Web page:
Saturday, December 10, 2022

Scholarship Student Profiles

Fly-by-Night Dance began offering FREE Somatic Aerial Classes to dancers of color over a dozen years ago. Participants from this FREE audition class have been offered scholarships to join the company class. Some scholarship folks have moved on to other aerial and dance work, others have come back again and again to "drink from the somatic aerial well" these classes offered.

Below are profiles on a few students that have taken many classes with us. They became an integral part of the Fly-by-Night Dance community and helped guide the training and the company in new directions.


Classes with Fly-by-Night have really helped my dancing to grow. It has been great to explore integrating floor dance and aerial work in this unique way. This combination isn’t offered in other aerial classes.

The technique is very thoughtful and it offered me a chance to do more improvisation which was previously outside of my comfort zone. The classes were a nice way to open myself up to that aspect of dance.

The Skinner Releasing Technique helped me gain technical understanding that applies both on and off the aerial apparatus.




Wendy joined the board in January of 2015 and has helped guide the company through many seasons. These are her notes on this experience:

Being on the FBN board helped me to see dance from beginning to end. Now I can say that I understand all that goes behind the scenes and what makes dance companies possible. 
Dance is a business and seeing the professional end of a dance company opened up my eyes to to how they are the same as other businesses. 
Dance is more than the glitz and the glamor that goes on the stage; it is planning and financial considerations that make performances and training programs possible.


I started as a scholarship student in 2018. I had no experience with aerial or somatic dance and I thought the training would help me diversify my dancing. 

It was a challenge for me to get out of my head for the somatic and improvisational work.


The work is special in the way it pairs  Skinner Releasing Technique (SRT) with Aerial Dance. SRT assists the Aerial work but also improves my daily movement. I dance more full-bodied now and with more ease and presence.


In 2020 I had the opportunity to rehearse and perform with the company as part of their 20th Anniversary season. 


It was a great way to dig into the repertory and work on making a role my own. 

It means a lot to be a dancer of color on stage and to see dancers of color integrated in class together.


Fly-by-Night Dance creates an inclusive and welcome environment in an industry that often feels inaccessible and exclusive.


Each class is a reset; I let go of tension that accumulates through the week.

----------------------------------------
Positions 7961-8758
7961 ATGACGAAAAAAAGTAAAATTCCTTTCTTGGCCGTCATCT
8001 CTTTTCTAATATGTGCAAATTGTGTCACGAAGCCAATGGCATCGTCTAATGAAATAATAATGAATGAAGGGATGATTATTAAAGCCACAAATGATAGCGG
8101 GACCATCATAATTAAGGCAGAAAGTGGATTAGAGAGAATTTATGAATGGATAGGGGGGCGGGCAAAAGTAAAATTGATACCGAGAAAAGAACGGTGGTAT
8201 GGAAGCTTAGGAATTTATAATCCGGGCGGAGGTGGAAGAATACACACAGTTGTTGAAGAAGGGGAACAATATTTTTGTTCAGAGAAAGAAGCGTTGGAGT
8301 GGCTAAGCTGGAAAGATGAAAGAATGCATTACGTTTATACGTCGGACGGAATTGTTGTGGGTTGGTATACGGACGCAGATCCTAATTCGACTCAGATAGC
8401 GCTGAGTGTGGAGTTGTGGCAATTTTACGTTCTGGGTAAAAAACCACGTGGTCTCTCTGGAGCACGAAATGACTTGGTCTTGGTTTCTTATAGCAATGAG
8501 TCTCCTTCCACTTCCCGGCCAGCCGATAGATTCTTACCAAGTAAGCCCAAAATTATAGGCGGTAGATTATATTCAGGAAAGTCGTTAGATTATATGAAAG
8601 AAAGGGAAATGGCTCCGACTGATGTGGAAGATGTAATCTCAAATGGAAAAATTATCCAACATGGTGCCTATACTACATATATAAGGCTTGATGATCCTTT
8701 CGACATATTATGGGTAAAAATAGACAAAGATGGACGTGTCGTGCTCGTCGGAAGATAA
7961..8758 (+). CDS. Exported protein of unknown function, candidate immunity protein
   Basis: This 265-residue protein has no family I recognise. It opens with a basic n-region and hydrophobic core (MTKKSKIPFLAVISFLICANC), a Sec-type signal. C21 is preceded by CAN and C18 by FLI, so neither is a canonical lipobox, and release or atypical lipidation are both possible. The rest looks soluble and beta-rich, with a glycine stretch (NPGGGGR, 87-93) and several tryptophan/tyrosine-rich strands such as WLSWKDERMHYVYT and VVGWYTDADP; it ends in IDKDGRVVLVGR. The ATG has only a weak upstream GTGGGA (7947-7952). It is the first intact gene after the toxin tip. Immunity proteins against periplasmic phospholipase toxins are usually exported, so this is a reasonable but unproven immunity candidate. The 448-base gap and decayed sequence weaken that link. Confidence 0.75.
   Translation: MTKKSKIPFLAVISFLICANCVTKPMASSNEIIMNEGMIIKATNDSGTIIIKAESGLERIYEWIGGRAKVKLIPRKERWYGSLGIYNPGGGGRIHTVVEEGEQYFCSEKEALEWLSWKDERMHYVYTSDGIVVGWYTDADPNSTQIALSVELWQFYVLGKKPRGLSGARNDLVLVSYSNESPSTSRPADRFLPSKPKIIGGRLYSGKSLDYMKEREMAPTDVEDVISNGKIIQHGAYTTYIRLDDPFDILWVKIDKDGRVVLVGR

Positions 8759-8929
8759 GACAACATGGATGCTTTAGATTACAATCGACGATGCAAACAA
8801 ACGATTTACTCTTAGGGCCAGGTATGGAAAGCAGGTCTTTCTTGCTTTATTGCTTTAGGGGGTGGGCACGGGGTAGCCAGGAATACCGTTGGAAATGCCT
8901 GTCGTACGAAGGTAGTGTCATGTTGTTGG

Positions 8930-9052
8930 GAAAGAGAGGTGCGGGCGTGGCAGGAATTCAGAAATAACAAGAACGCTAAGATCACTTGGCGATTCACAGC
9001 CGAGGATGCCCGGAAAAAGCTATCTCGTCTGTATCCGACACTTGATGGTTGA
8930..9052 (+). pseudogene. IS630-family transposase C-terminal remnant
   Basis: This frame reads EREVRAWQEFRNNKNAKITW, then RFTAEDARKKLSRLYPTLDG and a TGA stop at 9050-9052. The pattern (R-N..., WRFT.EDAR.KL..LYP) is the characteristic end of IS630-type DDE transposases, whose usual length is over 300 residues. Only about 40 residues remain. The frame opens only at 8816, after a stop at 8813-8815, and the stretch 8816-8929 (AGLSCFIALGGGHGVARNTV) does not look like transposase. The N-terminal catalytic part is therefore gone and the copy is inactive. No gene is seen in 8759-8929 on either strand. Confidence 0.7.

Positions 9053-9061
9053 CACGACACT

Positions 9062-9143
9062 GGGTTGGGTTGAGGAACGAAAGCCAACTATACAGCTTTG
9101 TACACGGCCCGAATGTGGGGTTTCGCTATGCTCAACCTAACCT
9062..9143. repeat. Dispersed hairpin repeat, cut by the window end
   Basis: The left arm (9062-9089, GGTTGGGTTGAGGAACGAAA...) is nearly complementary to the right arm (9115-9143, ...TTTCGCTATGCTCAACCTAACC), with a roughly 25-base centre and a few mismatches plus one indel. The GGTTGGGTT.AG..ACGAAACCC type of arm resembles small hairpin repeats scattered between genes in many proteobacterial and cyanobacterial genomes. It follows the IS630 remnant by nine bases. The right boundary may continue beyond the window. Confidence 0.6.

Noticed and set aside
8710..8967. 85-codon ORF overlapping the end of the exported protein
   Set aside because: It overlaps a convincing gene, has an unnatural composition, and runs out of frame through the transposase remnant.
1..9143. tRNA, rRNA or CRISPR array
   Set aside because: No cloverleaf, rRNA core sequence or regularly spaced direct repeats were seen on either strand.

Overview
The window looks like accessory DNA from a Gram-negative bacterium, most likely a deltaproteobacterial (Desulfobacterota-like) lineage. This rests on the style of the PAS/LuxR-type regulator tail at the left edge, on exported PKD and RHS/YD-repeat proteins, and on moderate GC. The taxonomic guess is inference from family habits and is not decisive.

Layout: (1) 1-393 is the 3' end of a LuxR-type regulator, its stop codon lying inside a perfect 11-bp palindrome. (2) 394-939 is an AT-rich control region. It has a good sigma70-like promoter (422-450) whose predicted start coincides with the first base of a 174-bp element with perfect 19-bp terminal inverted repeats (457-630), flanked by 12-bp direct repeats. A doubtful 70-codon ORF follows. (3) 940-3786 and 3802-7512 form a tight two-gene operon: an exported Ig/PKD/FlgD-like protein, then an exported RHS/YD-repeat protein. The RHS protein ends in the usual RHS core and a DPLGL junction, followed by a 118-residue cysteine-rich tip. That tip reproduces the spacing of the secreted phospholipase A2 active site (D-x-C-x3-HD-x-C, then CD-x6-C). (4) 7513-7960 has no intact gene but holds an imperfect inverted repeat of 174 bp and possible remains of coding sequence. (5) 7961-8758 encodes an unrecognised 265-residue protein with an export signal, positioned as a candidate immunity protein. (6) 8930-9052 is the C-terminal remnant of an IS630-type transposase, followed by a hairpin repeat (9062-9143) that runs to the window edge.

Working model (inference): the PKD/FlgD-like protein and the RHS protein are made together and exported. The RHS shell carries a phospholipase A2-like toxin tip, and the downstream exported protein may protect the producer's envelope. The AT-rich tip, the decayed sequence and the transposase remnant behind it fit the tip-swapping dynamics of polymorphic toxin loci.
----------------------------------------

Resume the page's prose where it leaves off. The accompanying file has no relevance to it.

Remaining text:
I'm in a roomful of wonderful people who are there to work in an egoless environment.


A different kind of work is being done here; I recommend the classes.




Please consider a contribution to Fly-by-Night's Programs via our online campaign HERE

Join our #FlyingInto2023 campaign by donating $23 by December 23 for 2023! 


2023 FREE Scholarship Audition Class: Sunday, January 15 11 am

Help us celebrate the weekend of Martin Luther King Jr Day 

More info HERE

Sunday, November 20, 2022


What Makes Aerial Work So Challenging to finance and produce?



Aerial Work - It Just Costs More

Price of studio space  - Aerialists always pay more for studio space than  floor dance folks do. Sometimes this means a higher per-hour rate but it can also mean paying fees for things like ladders or genie lifts.

Insurance - Aerial renters need insurance for liability and Workers Compensation and Disability. Other independent choreographers with small budgets often get by without having these things. We purchase insurance year-round in order to offer workshops as well as to rehearse and perform. Of course insurance for Aerial Dance also costs more than insurance for floor dance.

Rigging - we need to purchase and to replace rigging on a regular basis. Swivels cost $70, steel carabiners rated for live weight are $16 each, the rope we use is $1/foot. It all adds up!


photo below by Fred Hatt

 Creating expressive Aerial moves requires time. I'm talking years to pioneer an art form that invents new movement vocabulary. Everyone has their own process for this. We apply Modern Dance choreographic tools to mine the potential of the aerial apparatus. We've spent 20 years building movement vocabulary and we are always working to expand this as well as to train new dancers.   
Expressive vocabulary needs to be invented and refined and the dancers need time in the apparatus to do it well.


Time & Patience for Single-Point Apparatus

We hang from a single-point (rather than 2 points like a swing). 

The makes the apparatus an unreliable dancing partner because every small shift of weight can send one spinning out of control and often the apparatus wants to send your body in a different direction than you had intended (or what was choreographed).